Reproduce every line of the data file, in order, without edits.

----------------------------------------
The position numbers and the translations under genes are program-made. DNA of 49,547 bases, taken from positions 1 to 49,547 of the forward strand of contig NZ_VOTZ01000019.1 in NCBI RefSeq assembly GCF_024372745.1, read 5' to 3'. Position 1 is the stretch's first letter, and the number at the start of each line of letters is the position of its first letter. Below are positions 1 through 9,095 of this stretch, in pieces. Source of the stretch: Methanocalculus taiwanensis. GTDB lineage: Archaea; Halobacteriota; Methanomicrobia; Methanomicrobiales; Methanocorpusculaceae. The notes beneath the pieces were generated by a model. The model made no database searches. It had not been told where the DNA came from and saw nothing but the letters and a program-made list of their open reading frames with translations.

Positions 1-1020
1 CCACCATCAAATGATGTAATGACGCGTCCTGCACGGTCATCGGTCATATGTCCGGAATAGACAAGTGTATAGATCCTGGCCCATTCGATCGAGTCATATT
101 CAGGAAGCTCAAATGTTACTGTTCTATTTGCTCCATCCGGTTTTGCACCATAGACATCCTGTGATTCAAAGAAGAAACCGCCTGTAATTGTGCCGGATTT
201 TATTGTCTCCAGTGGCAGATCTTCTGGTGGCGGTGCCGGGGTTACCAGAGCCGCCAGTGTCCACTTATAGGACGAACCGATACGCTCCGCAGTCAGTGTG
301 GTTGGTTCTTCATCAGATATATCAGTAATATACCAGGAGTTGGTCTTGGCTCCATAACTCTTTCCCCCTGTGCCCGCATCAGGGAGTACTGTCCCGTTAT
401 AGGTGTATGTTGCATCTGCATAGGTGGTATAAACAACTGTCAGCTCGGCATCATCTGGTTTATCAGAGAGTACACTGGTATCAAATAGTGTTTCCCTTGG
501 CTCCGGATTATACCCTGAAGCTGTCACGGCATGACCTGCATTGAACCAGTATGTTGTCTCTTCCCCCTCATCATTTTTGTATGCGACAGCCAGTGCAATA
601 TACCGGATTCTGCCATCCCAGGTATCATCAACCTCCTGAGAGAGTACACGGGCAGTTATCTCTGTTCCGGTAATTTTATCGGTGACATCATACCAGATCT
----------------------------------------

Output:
The position numbers and the translations under genes are program-made. DNA of 49,547 bases, taken from positions 1 to 49,547 of the forward strand of contig NZ_VOTZ01000019.1 in NCBI RefSeq assembly GCF_024372745.1, read 5' to 3'. Position 1 is the stretch's first letter, and the number at the start of each line of letters is the position of its first letter. Below are positions 1 through 9,095 of this stretch, in pieces. Source of the stretch: Methanocalculus taiwanensis. GTDB lineage: Archaea; Halobacteriota; Methanomicrobia; Methanomicrobiales; Methanocorpusculaceae. The notes beneath the pieces were generated by a model. The model made no database searches. It had not been told where the DNA came from and saw nothing but the letters and a program-made list of their open reading frames with translations.

Positions 1-1020
1 CCACCATCAAATGATGTAATGACGCGTCCTGCACGGTCATCGGTCATATGTCCGGAATAGACAAGTGTATAGATCCTGGCCCATTCGATCGAGTCATATT
101 CAGGAAGCTCAAATGTTACTGTTCTATTTGCTCCATCCGGTTTTGCACCATAGACATCCTGTGATTCAAAGAAGAAACCGCCTGTAATTGTGCCGGATTT
201 TATTGTCTCCAGTGGCAGATCTTCTGGTGGCGGTGCCGGGGTTACCAGAGCCGCCAGTGTCCACTTATAGGACGAACCGATACGCTCCGCAGTCAGTGTG
301 GTTGGTTCTTCATCAGATATATCAGTAATATACCAGGAGTTGGTCTTGGCTCCATAACTCTTTCCCCCTGTGCCCGCATCAGGGAGTACTGTCCCGTTAT
401 AGGTGTATGTTGCATCTGCATAGGTGGTATAAACAACTGTCAGCTCGGCATCATCTGGTTTATCAGAGAGTACACTGGTATCAAATAGTGTTTCCCTTGG
501 CTCCGGATTATACCCTGAAGCTGTCACGGCATGACCTGCATTGAACCAGTATGTTGTCTCTTCCCCCTCATCATTTTTGTATGCGACAGCCAGTGCAATA
601 TACCGGATTCTGCCATCCCAGGTATCATCAACCTCCTGAGAGAGTACACGGGCAGTTATCTCTGTTCCGGTAATTTTATCGGTGACATCATACCAGATCT